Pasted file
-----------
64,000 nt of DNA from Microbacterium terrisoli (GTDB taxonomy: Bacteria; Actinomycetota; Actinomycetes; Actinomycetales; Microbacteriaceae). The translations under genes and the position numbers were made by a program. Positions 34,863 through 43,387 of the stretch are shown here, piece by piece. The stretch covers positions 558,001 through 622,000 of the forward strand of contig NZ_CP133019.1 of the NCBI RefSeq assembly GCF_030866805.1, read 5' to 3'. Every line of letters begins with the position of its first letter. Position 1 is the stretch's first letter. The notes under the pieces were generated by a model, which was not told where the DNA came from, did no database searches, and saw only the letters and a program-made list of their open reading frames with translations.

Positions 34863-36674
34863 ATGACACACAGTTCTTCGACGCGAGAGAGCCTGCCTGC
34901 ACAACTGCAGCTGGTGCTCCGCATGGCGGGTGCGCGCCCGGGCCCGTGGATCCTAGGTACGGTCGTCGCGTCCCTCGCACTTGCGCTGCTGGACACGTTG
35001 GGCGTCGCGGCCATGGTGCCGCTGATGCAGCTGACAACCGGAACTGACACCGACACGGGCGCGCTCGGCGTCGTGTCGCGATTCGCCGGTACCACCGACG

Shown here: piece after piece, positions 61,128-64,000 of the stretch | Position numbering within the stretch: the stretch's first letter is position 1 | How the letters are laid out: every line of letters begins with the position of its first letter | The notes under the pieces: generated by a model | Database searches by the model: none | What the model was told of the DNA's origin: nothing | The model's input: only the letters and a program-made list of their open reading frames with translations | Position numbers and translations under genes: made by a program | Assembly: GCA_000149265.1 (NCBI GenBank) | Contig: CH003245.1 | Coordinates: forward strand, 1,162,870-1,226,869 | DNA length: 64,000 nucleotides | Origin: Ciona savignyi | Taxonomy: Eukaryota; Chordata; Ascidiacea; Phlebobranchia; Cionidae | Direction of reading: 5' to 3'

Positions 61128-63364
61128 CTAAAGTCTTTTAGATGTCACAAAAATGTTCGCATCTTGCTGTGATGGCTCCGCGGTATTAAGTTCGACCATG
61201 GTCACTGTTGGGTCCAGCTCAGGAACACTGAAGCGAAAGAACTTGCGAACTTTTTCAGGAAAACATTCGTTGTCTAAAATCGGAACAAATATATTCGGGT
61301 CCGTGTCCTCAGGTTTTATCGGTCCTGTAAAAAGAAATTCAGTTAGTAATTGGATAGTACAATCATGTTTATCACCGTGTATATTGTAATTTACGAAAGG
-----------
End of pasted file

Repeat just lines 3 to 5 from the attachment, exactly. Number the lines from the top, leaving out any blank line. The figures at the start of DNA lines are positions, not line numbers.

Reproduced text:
34863 ATGACACACAGTTCTTCGACGCGAGAGAGCCTGCCTGC
34901 ACAACTGCAGCTGGTGCTCCGCATGGCGGGTGCGCGCCCGGGCCCGTGGATCCTAGGTACGGTCGTCGCGTCCCTCGCACTTGCGCTGCTGGACACGTTG
35001 GGCGTCGCGGCCATGGTGCCGCTGATGCAGCTGACAACCGGAACTGACACCGACACGGGCGCGCTCGGCGTCGTGTCGCGATTCGCCGGTACCACCGACG